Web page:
MANKATO — Matt Westermayer has a few sobering facts for anyone who hoped a decade of community conversations about alcohol abuse and a high-risk drinking summit brought major changes to citywide concerns about over indulgence.
Mankato police officers brought 28 people to detoxification centers during the past month, the Department of Public Safety deputy director said.
Eleven of those people, or about 40 percent, were college students. All of them were unable to care for themselves and had blood-alcohol concentrations of .20 or higher, well over twice the legal limit of .08 for driving a vehicle.
During their downtown patrols, officers still regularly deal with people who have BACs above .30. Occasionally they run across people who break the .40 mark, a level that was unheard of when Westermayer started patroling the streets 26 years ago.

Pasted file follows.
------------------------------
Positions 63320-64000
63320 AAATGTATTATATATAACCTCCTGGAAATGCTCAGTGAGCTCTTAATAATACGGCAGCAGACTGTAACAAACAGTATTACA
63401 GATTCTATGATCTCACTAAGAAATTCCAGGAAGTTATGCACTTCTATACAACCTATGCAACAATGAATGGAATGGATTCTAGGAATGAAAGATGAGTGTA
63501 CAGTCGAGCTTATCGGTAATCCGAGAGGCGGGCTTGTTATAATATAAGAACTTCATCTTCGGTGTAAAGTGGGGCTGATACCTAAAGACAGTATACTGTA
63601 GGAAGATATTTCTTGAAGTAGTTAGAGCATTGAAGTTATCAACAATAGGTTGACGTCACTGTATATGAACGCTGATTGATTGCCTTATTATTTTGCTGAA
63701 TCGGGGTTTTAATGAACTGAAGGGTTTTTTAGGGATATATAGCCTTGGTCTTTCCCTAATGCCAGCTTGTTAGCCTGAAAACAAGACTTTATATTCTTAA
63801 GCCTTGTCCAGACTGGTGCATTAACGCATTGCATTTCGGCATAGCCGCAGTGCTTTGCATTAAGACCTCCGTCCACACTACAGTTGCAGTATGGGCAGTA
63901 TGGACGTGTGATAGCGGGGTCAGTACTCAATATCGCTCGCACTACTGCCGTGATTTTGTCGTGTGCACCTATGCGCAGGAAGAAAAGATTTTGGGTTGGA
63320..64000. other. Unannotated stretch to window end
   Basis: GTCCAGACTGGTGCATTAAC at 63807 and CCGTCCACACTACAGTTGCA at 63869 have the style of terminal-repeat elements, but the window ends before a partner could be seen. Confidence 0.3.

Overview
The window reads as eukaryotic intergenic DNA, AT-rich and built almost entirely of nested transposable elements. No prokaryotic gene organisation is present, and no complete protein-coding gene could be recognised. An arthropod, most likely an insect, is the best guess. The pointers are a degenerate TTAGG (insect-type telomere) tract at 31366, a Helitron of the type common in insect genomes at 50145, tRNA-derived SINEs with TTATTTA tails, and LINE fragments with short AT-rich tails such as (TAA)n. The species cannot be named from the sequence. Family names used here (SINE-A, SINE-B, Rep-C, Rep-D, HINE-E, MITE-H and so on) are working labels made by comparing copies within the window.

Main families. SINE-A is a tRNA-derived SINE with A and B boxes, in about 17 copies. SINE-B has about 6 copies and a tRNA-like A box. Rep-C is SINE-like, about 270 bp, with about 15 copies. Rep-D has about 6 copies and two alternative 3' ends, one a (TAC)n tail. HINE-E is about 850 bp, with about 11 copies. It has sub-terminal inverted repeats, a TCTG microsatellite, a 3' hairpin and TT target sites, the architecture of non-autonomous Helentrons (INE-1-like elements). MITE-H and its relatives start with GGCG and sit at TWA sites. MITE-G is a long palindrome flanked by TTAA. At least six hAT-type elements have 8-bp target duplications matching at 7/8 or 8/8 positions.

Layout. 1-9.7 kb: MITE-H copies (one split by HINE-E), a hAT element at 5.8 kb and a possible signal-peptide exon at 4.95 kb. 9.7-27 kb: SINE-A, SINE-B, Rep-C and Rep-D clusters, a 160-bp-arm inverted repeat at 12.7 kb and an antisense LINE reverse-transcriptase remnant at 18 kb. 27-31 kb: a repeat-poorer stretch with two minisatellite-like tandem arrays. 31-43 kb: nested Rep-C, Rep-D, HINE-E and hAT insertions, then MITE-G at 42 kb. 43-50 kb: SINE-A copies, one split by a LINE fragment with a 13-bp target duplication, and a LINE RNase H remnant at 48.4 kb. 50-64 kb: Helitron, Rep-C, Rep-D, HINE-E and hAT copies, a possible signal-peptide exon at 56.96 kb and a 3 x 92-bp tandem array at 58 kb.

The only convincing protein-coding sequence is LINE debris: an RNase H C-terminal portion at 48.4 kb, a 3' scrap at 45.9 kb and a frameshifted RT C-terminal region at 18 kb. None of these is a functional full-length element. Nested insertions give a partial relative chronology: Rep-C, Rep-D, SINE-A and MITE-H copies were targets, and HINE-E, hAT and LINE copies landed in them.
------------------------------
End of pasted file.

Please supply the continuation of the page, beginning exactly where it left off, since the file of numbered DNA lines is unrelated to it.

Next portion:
Here’s another fact he offers to show why heavy drinking isn’t only a problem in Mankato: During the Labor Day weekend, every detoxification center in Minnesota was filled to capacity.
The sharp increase in local detox trips has become a challenge for the Department of Public Safety, Westermayer said. The closest detoxification center to Mankato is in New Ulm. If that center is full, which isn’t uncommon, police staff have to transport people to facilities in Willmar, Hastings and Albert Lea.
“It’s an issue we deal with every year,” he said. “We’re to the point where we can’t do it anymore. We don’t have the staff. We don’t have the resources. We can’t do this by ourselves.”